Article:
• Sunday, July 14, 2024
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Nigeria’s delayed 6-year National Plan to raise broadband penetration by 66%

broadband penetration

The Nigerian government said it is in the process of drafting a new National Broadband Development Plan which would raise penetration level between 65 percent and 66 percent within the next six years.

To achieve the drafting, the Ministry of Communication and Digital Economy signed a letter of intent with the UK government through the Prosperity Fund’s Digital Access Programme.

“This project contributes to the UK government’s Prosperity Fund objective of promoting inclusive, affordable, accessible, safe, and secure Internet access for the socio-economic development of underserved communities in Nigeria.”

Following the end of the previous National Broadband Plan which lasted from 2013 to 2018, the Nigerian Communications Commission (NCC) said in January 2019, it will come up with a new plan that will consolidate the gains achieved and take the country on a new journey of digital transformation. However, almost one year after the promise, the commission has been unable to constitute a committee to draft the plan.

It should also be noted that while the 66 percent target may seem ambitious, it is a more cautious projection from the 71 percent target declared in January 2019 by the former Minister of ICT, Adebayo Shittu and the Executive Vice Chairman of the NCC, Umar Garba Danbatta at a conference with the theme ‘Post Nigeria National Broadband Plan 2013 to 2018.’

Although Nigeria surpassed the 30 percent target set in the previous National Plan, much of the provisions of the plan were not achieved. Even the 30 percent penetration NCC claimed it achieved was mostly gains in mobile broadband investment as fixed broadband remains untapped.

The previous administration of the Ministry of ICT kept procrastinating action on issues such as the harmonisation of Right of Way (RoW) levies that give operators access to deploy services. At some point, even the National Assembly tried to intervene but little came of the effort.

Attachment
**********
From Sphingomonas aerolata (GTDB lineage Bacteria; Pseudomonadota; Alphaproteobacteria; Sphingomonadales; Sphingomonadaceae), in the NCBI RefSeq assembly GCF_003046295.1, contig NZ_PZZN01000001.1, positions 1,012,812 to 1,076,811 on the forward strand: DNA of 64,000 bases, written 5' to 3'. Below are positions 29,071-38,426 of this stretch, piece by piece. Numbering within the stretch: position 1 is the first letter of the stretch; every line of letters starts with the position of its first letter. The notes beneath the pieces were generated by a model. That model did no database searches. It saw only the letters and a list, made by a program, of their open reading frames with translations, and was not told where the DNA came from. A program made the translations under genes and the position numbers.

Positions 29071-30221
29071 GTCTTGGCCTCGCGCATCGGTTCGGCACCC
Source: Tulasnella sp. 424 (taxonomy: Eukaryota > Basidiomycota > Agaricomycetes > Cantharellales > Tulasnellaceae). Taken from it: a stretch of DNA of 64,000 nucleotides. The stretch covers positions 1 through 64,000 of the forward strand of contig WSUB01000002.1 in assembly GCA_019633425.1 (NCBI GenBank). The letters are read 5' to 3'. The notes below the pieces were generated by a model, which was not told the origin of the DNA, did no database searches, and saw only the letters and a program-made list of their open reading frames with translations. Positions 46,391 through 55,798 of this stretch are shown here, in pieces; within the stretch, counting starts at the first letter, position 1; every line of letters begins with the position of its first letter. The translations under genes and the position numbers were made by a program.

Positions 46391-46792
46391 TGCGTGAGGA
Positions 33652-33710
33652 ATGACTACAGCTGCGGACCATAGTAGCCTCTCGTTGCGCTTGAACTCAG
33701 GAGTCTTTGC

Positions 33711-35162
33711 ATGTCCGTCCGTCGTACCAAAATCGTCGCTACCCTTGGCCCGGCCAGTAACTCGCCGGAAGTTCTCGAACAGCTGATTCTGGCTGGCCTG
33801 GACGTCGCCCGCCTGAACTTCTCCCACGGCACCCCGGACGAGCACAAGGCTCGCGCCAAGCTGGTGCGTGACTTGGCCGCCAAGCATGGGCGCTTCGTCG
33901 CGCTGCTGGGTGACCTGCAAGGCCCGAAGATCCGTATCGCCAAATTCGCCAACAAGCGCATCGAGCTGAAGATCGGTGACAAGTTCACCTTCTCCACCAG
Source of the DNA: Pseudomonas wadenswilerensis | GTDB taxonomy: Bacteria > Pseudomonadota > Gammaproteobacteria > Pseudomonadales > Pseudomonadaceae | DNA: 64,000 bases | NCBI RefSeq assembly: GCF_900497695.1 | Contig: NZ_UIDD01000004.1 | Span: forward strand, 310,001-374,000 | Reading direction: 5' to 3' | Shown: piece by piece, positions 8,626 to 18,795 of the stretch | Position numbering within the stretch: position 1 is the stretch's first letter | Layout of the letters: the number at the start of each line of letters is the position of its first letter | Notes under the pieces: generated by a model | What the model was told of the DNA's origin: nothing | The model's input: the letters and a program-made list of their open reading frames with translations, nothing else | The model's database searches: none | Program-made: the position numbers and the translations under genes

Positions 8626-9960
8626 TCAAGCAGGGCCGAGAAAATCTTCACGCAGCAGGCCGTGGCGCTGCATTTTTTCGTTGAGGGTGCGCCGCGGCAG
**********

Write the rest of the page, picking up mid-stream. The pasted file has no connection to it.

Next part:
By 2018, only a paltry 38,000km of fibre out of about 120,000km of fibre network required for pervasive coverage has been deployed in Nigeria.

This is after billions of dollars in investment have been made by the government and private operators in the telecommunications sector. For instance, Nigeria has about five fibre optic cables lying on its shores with terabytes of capacity. The Nigerian Telecommunications Limited (now nTel), South Atlantic 3(SAT3) Fibre optic cable is an investment of over $600 million; MTN’s West African Cable System’s is worth $650 million, ACE Cable by Dolphin Telecoms is worth $700 million, MainOne is worth $300m and Globacom’s Glo cable is worth $800 million.

Gbenga Adebayo, chairman of the Association of Licensed Telecoms Operators of Nigeria (ALTON) had said in January that for Nigeria to be fully digitised in 2019, government must raise broadband penetration level to 50 percent at the end of 2019 and further raise it to 80 percent by 2020, when the country will be expecting 5G rollout.

Although the NCC is yet to release the new numbers on broadband penetration, it is, however, unlikely that it is anywhere near 50 percent. This is given that investment fixed broadband has not changed from less than 1 percent since the beginning of 2019.

The drafting of the new plan is expected to be concluded by 31 March 2020, but experts have said the real work lies in the implementation of the plan. Would it suffer the fate of the previous plan?